REVIEW|Justin Timberlake’s Man of the Woods (2018)

JT

Despite a horrible album roll out, Man of the Woods (2018) hits almost all of the right notes.

Top Tracks: Man of the Woods, Higher Higher, Flannel, Livin Off The Land

Rating: 7.2/10


By: Mikey Bamarni

Now, with over 20 years of Justin Timberlake in our lives we have made it to Man of the Woods (2018); an album he described as his most personal and best yet.

What’s great about MOTW is that it isn’t trying hard to be anything other than JT. Bieber follows the EDM trends while Bruno Mars creates songs that people swear they’ve already heard. People can say he’s appealing to the country market, but he already showed signs of interest in the genre with 2013’s “Drink You Away” and through his help in pushing Chris Stapleton’s mainstream success.

At the end of day, it should not be a debate: Timberlake is the current living king of pop.

With the opening single “Filthy”, the listener is treated to a fun and more robotic, but sadly not as catchy, “Sexyback”. Why this was chosen as the lead single instead of the super fun title track, I’ll never know. “Breeze Off the Pond” is a nod back to the Justified days and “Flannel” has a melody with harmonies so layered that you might think you’re listening to a long lost *NSYNC song.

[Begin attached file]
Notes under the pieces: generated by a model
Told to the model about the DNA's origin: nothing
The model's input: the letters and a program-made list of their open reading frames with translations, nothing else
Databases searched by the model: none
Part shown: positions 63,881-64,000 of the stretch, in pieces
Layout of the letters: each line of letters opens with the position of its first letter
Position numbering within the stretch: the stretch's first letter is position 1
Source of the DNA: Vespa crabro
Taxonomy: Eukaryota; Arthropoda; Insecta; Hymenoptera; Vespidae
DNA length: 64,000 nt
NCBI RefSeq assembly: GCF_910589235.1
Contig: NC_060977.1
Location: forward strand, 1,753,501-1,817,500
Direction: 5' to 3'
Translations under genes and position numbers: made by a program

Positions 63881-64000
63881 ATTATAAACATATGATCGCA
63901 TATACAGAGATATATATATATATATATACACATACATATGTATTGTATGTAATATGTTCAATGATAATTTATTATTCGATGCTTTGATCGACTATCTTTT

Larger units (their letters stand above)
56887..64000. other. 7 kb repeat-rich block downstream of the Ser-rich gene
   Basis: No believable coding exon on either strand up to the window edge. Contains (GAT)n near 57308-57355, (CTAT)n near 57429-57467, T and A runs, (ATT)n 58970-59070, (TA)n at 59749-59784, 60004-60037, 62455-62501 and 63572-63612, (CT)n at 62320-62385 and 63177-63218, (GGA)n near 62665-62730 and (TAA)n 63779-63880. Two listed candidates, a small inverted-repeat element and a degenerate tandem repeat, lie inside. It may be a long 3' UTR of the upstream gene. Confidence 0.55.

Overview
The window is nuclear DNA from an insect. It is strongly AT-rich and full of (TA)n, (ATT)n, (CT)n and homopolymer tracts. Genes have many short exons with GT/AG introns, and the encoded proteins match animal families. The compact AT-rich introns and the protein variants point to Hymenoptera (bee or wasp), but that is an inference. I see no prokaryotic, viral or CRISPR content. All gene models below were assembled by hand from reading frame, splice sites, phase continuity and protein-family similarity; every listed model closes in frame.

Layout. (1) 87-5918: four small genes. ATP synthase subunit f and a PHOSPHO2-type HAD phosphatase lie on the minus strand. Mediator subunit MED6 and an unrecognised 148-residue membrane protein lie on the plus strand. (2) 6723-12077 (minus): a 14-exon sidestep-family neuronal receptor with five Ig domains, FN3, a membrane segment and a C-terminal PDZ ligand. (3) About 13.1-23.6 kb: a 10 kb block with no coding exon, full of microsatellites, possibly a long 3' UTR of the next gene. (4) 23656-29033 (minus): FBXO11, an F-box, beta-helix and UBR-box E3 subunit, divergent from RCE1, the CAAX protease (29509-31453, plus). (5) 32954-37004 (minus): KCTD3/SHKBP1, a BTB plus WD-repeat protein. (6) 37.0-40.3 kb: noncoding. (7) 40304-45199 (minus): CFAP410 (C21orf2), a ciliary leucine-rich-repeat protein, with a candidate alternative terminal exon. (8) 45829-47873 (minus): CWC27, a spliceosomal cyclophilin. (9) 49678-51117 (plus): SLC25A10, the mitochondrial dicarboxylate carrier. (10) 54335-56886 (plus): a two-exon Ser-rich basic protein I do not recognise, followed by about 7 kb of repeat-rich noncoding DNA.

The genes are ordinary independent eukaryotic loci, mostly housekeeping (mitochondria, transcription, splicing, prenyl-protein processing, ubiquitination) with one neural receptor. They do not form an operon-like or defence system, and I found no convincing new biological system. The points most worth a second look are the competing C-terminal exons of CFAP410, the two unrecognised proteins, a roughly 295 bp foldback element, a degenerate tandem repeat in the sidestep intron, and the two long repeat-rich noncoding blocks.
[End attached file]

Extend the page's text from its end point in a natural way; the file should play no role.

You’ll find next level production courtesy of The Neptunes and Timbaland. Songs like “Livin off the Land” and “Morning Light” shine in particular thanks to this team, who are just as much a reason for the record’s enjoyability as JT is.

At the same time, with all the positive things said, this is still Timberlake’s second worst album, only superior to the horribly unnecessary The 20/20 Experience – 2 of 2 (2013). A lot of these songs get lost in their own attempt of sounding unique and ultimately come across as fake and bland. “Sauce” “Wave” and “Hard Stuff” are all filler. Other tracks also seem like they could be omitted.

Critics will hate this album, they’re going to say it’s fake, it’s easy to. A bad rollout, poor lead single selections, and confusion over how an artist that got famous through R&B music one day decides to go country. The truth however is that this album is much more Marvin Gaye than Hank Williams.

Give this record as many listens as you can, because with each extra journey you’ll find more and more to enjoy in the woods.

 

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